But I suppose you are just teasing. And I agree that sometimes may be better to keep it simple and consistent with introductory text books, to avoid (extra) confusion.

Yes I am, a bit - but if you were on Mars and I were on Earth or Alpha Centauri and we wanted to come to terms about what reference to use for our basic GPE reference, I think that the only reference we would be likely to agree on would in fact have to be ∞. rcgldr
Homework Helper
Has anyone actually pointed out that gpe is always negative.
GPE is always negative for GPE = K - G M m / r, where K is defined to be zero so that GPE is zero when r is ∞. If GPE is defined as m g h, then it's positive when h is positive. In both cases, GPE increases (becomes less negative or becomes more positive) as r or h increases.

If you were on Mars and I were on Earth or Alpha Centauri and we wanted to come to terms about what reference to use for our basic GPE reference, I think that the only reference we would be likely to agree on would in fact have to be ∞.
Defining GPE to be zero at ∞ uses the source of the gravitational field as the reference point for r, which is usually a single object. For a n-body situation, you'd need to choose some common reference point, perhaps the center of mass of the n-body system, as well as secondary reference points in order to map space in 3 dimensions.

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sophiecentaur
Gold Member
2020 Award
Defining GPE to be zero at ∞ uses the source of the gravitational field as the reference point for r, which is usually a single object. For a n-body situation, you'd need to choose some common reference point, perhaps the center of mass of the n-body system, as well as secondary reference points in order to map space in 3 dimensions.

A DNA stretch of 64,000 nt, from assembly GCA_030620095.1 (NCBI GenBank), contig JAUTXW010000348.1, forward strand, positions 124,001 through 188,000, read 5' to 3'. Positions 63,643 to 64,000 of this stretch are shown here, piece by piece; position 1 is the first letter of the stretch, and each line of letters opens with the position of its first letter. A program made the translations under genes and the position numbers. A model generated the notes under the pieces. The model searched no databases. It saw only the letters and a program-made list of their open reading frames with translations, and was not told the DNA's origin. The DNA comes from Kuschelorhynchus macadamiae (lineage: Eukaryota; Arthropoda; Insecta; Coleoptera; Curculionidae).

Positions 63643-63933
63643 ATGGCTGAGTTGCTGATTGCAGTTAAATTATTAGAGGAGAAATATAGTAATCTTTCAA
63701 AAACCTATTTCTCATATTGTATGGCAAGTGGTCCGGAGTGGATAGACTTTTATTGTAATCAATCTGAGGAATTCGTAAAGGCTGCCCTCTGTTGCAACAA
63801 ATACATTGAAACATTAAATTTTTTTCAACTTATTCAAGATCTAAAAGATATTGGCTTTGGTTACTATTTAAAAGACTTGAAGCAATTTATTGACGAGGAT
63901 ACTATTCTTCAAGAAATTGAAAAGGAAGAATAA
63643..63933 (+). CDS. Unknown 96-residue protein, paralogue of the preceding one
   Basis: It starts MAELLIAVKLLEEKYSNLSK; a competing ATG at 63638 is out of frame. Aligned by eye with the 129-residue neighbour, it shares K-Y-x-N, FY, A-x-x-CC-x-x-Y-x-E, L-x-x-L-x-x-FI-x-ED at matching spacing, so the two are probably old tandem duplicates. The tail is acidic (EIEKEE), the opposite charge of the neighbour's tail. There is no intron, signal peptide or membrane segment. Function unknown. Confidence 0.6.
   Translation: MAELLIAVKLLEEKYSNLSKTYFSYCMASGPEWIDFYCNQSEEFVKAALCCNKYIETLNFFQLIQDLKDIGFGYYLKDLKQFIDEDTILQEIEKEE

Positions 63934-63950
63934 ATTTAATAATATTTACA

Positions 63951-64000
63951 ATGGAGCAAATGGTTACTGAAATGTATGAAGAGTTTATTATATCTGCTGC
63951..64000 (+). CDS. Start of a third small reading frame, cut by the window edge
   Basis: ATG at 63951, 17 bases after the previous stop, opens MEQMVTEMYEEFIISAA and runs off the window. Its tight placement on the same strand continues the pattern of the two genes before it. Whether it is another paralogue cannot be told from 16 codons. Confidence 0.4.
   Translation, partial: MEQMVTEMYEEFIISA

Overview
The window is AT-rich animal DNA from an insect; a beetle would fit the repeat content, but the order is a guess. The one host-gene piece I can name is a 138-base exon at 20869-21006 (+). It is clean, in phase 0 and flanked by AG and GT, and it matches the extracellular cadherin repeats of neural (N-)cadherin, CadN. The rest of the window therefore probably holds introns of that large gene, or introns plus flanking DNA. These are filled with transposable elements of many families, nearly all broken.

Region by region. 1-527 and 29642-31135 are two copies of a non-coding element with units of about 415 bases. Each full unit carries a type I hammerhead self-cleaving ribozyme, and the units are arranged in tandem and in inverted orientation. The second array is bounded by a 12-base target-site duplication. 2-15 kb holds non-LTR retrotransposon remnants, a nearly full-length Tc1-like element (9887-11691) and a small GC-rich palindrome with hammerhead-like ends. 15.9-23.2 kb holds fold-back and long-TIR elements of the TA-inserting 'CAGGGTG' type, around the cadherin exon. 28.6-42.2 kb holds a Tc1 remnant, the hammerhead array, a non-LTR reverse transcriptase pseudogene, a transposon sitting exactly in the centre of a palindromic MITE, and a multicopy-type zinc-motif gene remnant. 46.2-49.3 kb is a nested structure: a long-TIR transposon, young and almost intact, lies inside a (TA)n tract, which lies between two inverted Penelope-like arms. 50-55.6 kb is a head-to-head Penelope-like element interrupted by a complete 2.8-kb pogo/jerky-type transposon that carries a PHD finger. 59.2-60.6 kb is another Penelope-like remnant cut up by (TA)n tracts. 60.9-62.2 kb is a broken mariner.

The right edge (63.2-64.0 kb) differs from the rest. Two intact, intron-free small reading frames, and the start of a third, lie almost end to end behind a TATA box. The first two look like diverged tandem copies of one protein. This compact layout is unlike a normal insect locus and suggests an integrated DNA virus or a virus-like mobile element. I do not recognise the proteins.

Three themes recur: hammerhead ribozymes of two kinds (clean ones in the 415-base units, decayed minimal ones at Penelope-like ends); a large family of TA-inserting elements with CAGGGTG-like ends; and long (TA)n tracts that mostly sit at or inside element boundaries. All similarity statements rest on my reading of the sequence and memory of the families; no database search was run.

Why?
I don't see how a common point between you and me (on Alpha Centauri) would be any more use than using ∞. Even if we were on Earth and Moon, I couldn't see any occasion when the CM of the two would be a useful reference for 'local' calculations. And then, how would a three-sided discussion (Earth / Moon / α.C.) of GPE work?
We need to get this in context, I think. A reference at ∞ has just got to be the least arbitrary one and the most likely to be chosen by most Physicists in the Cosmos - that is after they have stopped using their own particular version of mgh. We're back to my 'text book' argument here.

sophiecentaur
Gold Member
2020 Award
GPE is always negative for GPE = K - G M m / r, where K is defined to be zero so that GPE is zero when r is ∞. If GPE is defined as m g h, then it's positive when h is positive. In both cases, GPE increases (becomes less negative or becomes more positive) as r or h increases.

Defining GPE to be zero at ∞ uses the source of the gravitational field as the reference point for r, which is usually a single object. For a n-body situation, you'd need to choose some common reference point, perhaps the center of mass of the n-body system, as well as secondary reference points in order to map space in 3 dimensions.

Bearing in mind that the (constantly varying) equipotential surfaces would all be the same shape whatever reference you chose then I don't see how having one particular surface labelled as 'zero' would help a lot. (Or would it be a Lagrange Point?- I'm not sure)

nasu
Gold Member

Why?
I don't see how a common point between you and me (on Alpha Centauri) would be any more use than using ∞.
He was talking there about the reference point for r (the origin of the coordinate system), If I understand correctly.

sophiecentaur